The Eye And The Sky.
So I’ve got at least two nurses and a hospital orderly pinning me down for a technician holding a gi-normous needle–the likes of which you’d expect a vet to use to put down a quarter horse–so the medical guy can put it straight through my five-year-old eye.
Sure, he says it goes into a vein in my arm and I won’t feel a thing, but I’ve been screaming my head off from the examining room to the lab just in case–because I don’t believe him. And you just know everything’s going to go haywire and oops, sorry about the needle in your eye and it hurts like hell, doesn’t it?
And that’s the look I see in this business-suited guy’s eyes, standing before the gate counter as I drag a ten yard flight plan out of the computer, asking me, “Will the flight be smooth?”
Which is as sensible as me five years before the needle-in-the-eye incident as a newborn asking the O.B. who held me upside down by the ankles, still covered in the packing material, “So, will my life be smooth?”
Now, how to answer that? “Well I’d have to say that around the Ohio Valley/Rust Belt which on the timeline is about your teen years, things could get ugly.” Because we have a coast-to-coast sea of roiling air miles ahead and yes, the teenage years may be bumpy, expect a little declining baldness near the middle-aged Great Plains of your life and God knows you can’t even dream of the desert spread of yawning cracked scorched earth mesas and desolation which lies before the emerald paradise coast, then the endless blue above and below and beyond. You know you really shouldn’t have asked. Newborns can’t, five-year-olds don’t; thirty-somethings shouldn’t but that’s the downside of holding the needle for a living.
Because in the great yawning maw of the sky and life and the dreamy arc of flight–ain’t no smooth rides. But how do you tell someone, convince a person, that the needle isn’t going to stick in his eye? Still, though, life’s going to get downright bumpy enroute but just hang on.
Because I’ve done this flight thing a couple times only poking what I intended; I’ve checked out the weather, the jet, the jet’s performance–relax. And expect a bump or two, but don’t make the fat nurse sit on you.
Twenty-five thousand feet, puffy clouds above and below and the red dirt pancake of West Texas sprawled wide as the eye can see. Aloft in the “two thousand pound dog whistle” jet trainer, Air Force Flight School, filling my oxygen mask with sweat; my helmet chafing, ejection seat cinching me tight.
“Want to spin to the bottom?”
Means ‘do you want to pull those nose up, chop the power on both jet engines till we stall, then kick the rudder till she falls out of the sky in a flat spin like helicopter rotor blade broken loose and plummeting straight down for five miles?’
Which doesn’t seem like a good idea to do in a jet. But it’s part of the syllabus: you need to learn how to do this, to get out of this before you fat-splat onto Prairie-dise below. Because you’re going to fly solo once you master it–or you’re going to wash out if you can’t.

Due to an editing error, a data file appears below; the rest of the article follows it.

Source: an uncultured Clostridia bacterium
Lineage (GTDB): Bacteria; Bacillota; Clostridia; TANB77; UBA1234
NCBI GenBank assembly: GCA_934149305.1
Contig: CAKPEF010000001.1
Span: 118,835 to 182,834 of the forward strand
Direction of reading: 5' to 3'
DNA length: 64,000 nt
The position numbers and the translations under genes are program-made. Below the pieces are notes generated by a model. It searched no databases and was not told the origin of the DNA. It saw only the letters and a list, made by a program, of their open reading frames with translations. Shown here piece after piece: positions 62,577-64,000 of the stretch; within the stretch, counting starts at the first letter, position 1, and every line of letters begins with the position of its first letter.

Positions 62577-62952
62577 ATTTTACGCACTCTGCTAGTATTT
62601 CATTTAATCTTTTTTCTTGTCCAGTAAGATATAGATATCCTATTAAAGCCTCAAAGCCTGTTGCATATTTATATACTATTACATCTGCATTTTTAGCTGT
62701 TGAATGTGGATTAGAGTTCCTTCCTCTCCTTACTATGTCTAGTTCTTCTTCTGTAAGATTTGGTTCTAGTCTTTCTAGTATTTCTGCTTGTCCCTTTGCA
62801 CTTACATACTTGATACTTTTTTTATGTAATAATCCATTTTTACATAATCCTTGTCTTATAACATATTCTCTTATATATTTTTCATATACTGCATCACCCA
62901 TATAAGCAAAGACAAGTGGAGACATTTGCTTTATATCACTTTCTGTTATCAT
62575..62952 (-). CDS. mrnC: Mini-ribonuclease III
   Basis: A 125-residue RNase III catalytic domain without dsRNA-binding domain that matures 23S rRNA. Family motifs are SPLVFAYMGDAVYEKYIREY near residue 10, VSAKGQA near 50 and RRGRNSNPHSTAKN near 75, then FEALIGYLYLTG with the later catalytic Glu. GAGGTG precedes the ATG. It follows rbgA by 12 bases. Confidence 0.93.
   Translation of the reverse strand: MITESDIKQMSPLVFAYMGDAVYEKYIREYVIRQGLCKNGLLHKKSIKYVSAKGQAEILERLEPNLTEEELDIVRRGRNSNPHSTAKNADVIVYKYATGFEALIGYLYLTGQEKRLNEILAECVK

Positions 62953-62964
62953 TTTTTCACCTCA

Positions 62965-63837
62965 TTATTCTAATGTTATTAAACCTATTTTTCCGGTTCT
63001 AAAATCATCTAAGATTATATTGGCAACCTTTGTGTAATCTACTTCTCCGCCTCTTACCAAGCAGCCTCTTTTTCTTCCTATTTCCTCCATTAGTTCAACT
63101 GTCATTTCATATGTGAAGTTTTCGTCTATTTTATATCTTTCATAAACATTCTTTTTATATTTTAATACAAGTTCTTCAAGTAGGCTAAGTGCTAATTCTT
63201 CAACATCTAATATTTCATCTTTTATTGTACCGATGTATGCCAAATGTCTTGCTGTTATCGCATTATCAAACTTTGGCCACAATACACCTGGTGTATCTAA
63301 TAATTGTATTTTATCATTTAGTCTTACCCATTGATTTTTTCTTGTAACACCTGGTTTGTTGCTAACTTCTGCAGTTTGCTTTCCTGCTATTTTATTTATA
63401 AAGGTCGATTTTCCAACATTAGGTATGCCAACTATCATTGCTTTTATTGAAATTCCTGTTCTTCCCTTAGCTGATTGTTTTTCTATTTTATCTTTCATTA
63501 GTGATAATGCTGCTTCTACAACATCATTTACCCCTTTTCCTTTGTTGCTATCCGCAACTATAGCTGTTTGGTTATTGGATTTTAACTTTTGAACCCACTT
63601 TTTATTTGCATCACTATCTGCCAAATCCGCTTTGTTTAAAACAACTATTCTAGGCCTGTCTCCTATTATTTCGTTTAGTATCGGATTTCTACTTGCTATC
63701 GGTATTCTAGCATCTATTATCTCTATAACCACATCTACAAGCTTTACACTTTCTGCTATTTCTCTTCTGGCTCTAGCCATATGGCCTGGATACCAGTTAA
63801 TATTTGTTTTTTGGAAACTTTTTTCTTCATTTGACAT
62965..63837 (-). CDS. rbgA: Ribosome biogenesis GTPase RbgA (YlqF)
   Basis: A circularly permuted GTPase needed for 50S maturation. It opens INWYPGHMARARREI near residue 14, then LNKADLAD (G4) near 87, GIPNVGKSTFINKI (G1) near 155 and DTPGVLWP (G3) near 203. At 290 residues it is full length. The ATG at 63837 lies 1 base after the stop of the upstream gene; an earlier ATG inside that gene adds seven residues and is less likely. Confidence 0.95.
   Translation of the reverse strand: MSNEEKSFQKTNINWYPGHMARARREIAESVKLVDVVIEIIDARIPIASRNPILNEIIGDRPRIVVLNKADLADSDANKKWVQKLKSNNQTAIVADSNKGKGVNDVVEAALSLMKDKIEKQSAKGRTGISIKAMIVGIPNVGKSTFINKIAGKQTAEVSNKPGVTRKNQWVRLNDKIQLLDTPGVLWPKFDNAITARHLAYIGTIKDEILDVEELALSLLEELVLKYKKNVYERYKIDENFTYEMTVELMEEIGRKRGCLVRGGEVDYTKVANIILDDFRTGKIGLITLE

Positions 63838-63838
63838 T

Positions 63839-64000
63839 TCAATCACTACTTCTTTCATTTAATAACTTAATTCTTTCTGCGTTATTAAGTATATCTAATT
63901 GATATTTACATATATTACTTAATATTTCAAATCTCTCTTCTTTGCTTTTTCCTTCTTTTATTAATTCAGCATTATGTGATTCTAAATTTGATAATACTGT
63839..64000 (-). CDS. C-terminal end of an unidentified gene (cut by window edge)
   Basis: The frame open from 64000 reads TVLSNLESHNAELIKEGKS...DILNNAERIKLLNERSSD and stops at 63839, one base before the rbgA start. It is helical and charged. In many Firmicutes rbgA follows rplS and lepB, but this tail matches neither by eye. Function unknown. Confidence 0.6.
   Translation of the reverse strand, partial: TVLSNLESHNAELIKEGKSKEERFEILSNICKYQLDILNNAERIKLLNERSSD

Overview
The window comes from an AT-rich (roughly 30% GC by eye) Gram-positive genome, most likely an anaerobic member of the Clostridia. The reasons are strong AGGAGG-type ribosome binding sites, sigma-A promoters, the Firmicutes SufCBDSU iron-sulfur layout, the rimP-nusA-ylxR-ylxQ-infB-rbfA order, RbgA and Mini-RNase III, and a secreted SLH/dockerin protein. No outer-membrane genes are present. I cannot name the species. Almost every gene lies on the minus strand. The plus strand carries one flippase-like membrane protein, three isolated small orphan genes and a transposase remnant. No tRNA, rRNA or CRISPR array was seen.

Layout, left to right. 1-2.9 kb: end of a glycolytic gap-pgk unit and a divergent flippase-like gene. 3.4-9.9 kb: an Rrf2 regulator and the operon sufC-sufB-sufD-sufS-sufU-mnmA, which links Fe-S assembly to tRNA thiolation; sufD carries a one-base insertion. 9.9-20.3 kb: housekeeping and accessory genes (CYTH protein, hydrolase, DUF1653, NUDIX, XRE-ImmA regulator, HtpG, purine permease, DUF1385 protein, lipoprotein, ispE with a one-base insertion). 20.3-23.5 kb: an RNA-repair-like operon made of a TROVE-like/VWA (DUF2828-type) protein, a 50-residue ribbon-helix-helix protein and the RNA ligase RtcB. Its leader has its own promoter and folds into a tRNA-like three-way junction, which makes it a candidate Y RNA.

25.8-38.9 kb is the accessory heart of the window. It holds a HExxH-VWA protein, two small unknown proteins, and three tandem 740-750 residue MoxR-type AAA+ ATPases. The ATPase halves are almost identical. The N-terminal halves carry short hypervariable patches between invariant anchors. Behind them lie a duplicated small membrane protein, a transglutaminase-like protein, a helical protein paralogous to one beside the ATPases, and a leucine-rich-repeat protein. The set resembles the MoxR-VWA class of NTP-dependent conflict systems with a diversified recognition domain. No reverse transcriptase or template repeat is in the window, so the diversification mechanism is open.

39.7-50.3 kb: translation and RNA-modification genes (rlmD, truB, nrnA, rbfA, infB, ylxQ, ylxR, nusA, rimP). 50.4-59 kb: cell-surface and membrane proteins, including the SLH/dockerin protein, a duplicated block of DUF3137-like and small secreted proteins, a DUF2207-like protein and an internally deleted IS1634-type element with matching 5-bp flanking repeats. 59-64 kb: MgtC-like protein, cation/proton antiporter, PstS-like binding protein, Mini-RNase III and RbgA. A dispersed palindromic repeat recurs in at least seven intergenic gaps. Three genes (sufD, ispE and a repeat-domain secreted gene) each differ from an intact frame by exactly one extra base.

“Yup,” I lie, “Ready. Let’s do it.”
And all the needles in the world hover over your eye–not your vein–and nurses threaten but you’ve already tightened the web of straps cinching you to the ejection seat like a shrink-wrapped burrito. You didn’t ask the instructor pilot if it was going to be smooth because that’s as big a failure as the newborn seeking assurance for the O.B.. Guts, faith; just live it, dammit.
Because at that point, every bit of life is about flying–whatever the cost. Stick the needle in my eye; rip the wings off, shear the rotor, smack my ass like a newborn; I don’t care: I’d rather be dead than not fly.
Which is in itself a birth into the sky. And from there, the smart fearlessness is the journey of life–don’t ask because you really don’t want to know the answer, really: don’t need answers.
The dreaded spin? I had it all wrong. Slowly at first, then faster, then a blur but the point is this: it felt like I was stable and the jet was firm and stable but the world itself was spinning around me. Not me. Eyes fine. Relief. Confidence. Do it.
Ignore the blur, take the right steps: slam the stick forward; opposite rudder, power on, recover from the dive. And from that moment on, own the sky. No matter what.
Don’t know what Joe Biz did in the back when the rumbling started and the wings shook. I know I was at that time and for the entire transcon flight engaged with the radar and fuel flow and navigation and a thousand performance parameters including not sticking a needle in my own eye: I’m in the pointy end, remember? First on the scene, if you get my drift. I’ll spin us down, me down, every damn time–and recover before we hit the dirt. Trust me. Trust you.
Joe Biz, I feel your pain: as a five year old, I remember when they finally did stick the needle into my arm, it really didn’t hurt. But I had to keep the howling up to save face. A half breath and the dreaded moment’s past–but until it is, the second lingers like your very last heartbeat.
But once you get into the sky, you’re on your way–and everything’s better. It just is.